This story will not surprise anyone who has seen the results of this year’s online polls. The spamming tactics of the Ron Paul campaign first came to public attention in October 2007. CNBC hosted a Republican presidential debate and at the time the Texas lawmaker was receiving 3% in the public opinion polls.
As soon as CNBC uplinked its post debate survey, it was immediately bombarded. A link to the survey was posted on all Ron Paul websites and the campaign sent a blast e-mail to supporters urging them to vote repeatedly for the Congressman.
The same tactic is being repeated this year, and “Ron Paul Polls” has been established to spam every survey. Any website desiring a huge amount of traffic should consider posting a presidential survey. The numbers increase significantly if responders are allowed to vote more than once.
In the CNBC survey Paul received over 75% of the online vote, and libertarians claimed a major triumph. They said the results indicted public opinion polls were wrong.
CNBC realized the results were fraudulent and they removed the survey. The story is told by Allan Wastler, the CNBC Managing Editor:
Now Paul is a fine gentleman with some substantial backing and, by the way, was a dynamic presence throughout our debate , but I haven’t seen him pull those kind of numbers in any “legit” poll. Our poll was either hacked or the target of a campaign. So we took the poll down.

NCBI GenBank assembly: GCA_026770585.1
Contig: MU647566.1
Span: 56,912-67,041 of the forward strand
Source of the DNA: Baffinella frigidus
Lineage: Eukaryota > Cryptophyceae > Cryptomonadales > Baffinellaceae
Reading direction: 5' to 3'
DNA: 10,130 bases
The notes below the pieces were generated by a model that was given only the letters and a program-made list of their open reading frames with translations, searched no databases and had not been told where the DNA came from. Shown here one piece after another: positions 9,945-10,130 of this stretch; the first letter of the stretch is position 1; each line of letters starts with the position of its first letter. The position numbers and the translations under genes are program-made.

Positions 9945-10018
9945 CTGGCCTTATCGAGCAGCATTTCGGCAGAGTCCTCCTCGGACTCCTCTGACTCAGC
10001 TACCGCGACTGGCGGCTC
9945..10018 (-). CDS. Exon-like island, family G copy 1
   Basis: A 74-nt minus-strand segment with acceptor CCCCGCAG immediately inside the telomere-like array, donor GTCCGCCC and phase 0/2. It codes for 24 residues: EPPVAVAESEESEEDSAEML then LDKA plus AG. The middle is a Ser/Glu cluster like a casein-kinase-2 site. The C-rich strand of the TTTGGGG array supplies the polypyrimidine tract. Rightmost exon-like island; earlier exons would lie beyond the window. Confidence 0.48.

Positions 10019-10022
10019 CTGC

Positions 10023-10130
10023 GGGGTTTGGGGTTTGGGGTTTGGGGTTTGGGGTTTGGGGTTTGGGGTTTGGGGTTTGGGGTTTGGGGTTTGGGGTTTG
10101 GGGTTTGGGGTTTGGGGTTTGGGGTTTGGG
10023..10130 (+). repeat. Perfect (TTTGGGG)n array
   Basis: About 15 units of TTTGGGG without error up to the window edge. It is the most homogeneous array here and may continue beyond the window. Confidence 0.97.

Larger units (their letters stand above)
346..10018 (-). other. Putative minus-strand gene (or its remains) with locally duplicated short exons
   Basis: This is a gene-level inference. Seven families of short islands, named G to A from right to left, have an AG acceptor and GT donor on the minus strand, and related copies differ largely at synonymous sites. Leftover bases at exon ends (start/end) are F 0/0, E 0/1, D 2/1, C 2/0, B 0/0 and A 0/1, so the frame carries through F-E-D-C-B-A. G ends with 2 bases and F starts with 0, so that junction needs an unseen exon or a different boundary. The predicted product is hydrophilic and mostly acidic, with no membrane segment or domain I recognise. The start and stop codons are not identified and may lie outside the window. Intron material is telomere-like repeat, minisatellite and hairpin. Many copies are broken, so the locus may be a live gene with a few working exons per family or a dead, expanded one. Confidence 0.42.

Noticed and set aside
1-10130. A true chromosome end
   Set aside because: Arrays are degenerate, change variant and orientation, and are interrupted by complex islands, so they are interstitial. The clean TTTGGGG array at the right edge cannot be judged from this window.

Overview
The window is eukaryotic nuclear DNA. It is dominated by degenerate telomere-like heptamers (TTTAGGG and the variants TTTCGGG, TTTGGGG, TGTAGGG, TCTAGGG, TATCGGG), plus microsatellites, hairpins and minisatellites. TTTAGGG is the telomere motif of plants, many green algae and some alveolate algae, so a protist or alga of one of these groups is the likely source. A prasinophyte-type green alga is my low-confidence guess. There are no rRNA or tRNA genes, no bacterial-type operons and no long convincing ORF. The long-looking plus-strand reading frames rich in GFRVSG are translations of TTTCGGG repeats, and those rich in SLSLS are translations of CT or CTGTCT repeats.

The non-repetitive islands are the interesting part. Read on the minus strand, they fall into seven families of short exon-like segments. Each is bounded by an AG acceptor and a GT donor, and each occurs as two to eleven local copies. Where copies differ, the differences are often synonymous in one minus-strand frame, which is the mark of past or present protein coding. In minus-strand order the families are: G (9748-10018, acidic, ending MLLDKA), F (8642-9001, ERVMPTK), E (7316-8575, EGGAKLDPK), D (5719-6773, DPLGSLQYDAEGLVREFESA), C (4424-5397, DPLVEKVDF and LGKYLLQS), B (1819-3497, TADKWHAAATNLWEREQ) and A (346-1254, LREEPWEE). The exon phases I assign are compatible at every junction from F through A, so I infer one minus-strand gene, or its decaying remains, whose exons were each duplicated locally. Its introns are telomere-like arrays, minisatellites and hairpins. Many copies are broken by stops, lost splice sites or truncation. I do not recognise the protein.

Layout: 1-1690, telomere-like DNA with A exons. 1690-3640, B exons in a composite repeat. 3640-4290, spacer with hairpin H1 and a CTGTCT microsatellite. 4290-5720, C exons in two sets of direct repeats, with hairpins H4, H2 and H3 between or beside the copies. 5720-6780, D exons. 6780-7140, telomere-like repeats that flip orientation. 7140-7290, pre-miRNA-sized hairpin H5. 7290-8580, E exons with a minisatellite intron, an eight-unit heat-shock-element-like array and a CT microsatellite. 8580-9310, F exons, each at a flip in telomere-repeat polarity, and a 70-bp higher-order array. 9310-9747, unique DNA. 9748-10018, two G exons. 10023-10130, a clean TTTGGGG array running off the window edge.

The next day, our email basket was flooded with Ron Paul support messages. And the computer logs showed the poll had been hit with traffic from Ron Paul chat sites. I learned other Internet polls that night had been hit in similar fashion. Congratulations. You folks are obviously well-organized and feel strongly about your candidate and I can’t help but admire that.
But you also ruined the purpose of the poll. It was no longer an honest “show of hands” — it suddenly was a platform for beating the Ron Paul drum. That certainly wasn’t our intention and certainly doesn’t serve our readers … at least those who aren’t already in the Ron Paul camp.
Some of you Ron Paul fans take issue with my decision to take the poll down. Fine. When a well-organized and committed “few” can throw the results of a system meant to reflect the sentiments of “the many,” I get a little worried. I’d take it down again.